Meanwhile, the IT sector is key pillar of the India economy and a leading sourcing destination globally, hosting around 75 percent of the global digital talent and employing 4.7 million employees. The IT and BPM industry’s revenue is estimated to be approximately US$191 billion in the 2020 fiscal year and is projected to reach US$350 billion by 2025. India has shown a particular commitment to the technology sector, with 560 million internet users, the second most connected nation in the world. Many software or IT companies now have bases in India, thanks to its cosmopolitan cities which serve as intellectual bases for innovation in the area. The country is also well-recognised for its advanced infrastructure and engineering projects, which contribute to India’s role as a diverse industrial base. Examples include the Delhi-Mumbai Industrial Corridor and other industrial corridor projects, which are set to boost industrialisation and urbanisation.


In 2020, India’s GDP was US$2.62 trillion. Total exports of goods and services in 2020 stood at US$474.1 billion and comparatively, total imports reached around US$482.6 billion. In the first six months of 2020, India registered a trade surplus of US$11.7 billion, with total exports of US$101 billion and total imports of US$89.3 billion. Top exports in 2020 were mineral fuels, oils, and distillation products (10%), pearls, precious stones, metals, coins (8.9%), pharmaceutical products (6.7%), machinery, nuclear reactors, boilers (6.5%) and organic chemicals (6.3%). Main export destinations were the US (18%), China (7.0%), UAE (6.6%), Hong Kong (3.5%) and Singapore (3.0%). Top imports in 2020 were mineral fuels, oils, and distillation products (28%), electrical, electronic equipment (12%), pearls, precious stones, metals, coins (11%), machinery, nuclear reactors, boilers (9.6%) and organic chemicals (4.9%). The top import supplying countries were China (16%), the US (7.3%), UAE (6.6%), Saudi Arabia (4.9%), and Iraq (4.4%).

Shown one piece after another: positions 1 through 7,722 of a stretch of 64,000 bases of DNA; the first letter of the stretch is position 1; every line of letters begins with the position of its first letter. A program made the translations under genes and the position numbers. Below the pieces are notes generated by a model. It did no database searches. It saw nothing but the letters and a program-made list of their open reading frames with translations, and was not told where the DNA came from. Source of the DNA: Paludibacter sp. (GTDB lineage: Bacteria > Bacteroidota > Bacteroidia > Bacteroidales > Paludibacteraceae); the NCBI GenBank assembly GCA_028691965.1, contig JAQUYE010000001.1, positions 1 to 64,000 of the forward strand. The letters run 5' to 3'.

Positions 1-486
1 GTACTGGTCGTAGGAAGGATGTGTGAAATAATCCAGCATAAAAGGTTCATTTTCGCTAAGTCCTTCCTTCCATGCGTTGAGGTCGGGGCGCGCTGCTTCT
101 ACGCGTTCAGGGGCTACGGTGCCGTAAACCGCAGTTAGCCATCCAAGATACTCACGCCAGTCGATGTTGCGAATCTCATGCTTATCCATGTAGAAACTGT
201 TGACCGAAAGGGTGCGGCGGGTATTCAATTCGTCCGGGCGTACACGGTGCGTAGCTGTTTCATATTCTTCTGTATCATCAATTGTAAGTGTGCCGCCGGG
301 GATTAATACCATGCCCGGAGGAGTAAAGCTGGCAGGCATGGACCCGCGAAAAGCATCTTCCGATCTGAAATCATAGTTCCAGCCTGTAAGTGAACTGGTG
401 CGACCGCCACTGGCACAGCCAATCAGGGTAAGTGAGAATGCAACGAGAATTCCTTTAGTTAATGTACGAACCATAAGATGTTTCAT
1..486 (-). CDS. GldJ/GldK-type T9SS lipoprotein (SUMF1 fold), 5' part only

As for trade with fellow Commonwealth countries, 19 percent of all exports of goods are to Commonwealth nations. Meanwhile, imports from Commonwealth nations comprising around 15 percent of all imports. India has entered several bilateral free trade agreements, including with Commonwealth nations such as Malaysia and Singapore. Recently, India and the UK affirmed their shared commitment towards deepening trade relations at a meeting of the Joint Economic and Trade Committee (JETCO), which may pave the way for a free trade agreement soon.

Investment Opportunities

FDI equity flow into India reached approximately US$50 billion in 2019-2020 fiscal year, with the services sector attracting a substantial portion of this, closely followed by computer software and hardware and the telecommunications sector.

There has also been a wave of investment into India’s growing tech industry, which has already seen investment from Amazon, Facebook, and Google, collectively totalling US$17 billion. This is in line with India’s growing role as a hub for digital innovation and skill, with the provision of IT services three to four times more cost-effective than is seen in Silicon Valley. Many Indian tech or digital start-ups have become incredibly successful by launching themselves in the Asian market and foreign investment in this sector would further the development of the industry and boost exports.

In the first quarter of 2020, India has already seen investors conclude deals worth over US$650 million, with 12 deals in the energy sector. India has worked to promote renewable energy through an expansion plan in recent years and intends to install 450GW of renewable power capacity by 2030. Foreign investment would bolster this plan in the regions and would help to distribute renewable energy throughout the country.

The healthcare industry is rapidly expanding and strengthening in India, with the industry projected to reach around US$372 billion by 2020. The hospital sector comprises 80% of the total healthcare market and has already seen considerable investor demand, on both a domestic and global level. With the industry becoming one of India’s largest sectors (in terms of revenue and employment), coupled with increased public and private expenditure, the industry is projected to continuing growing at a considerable pace.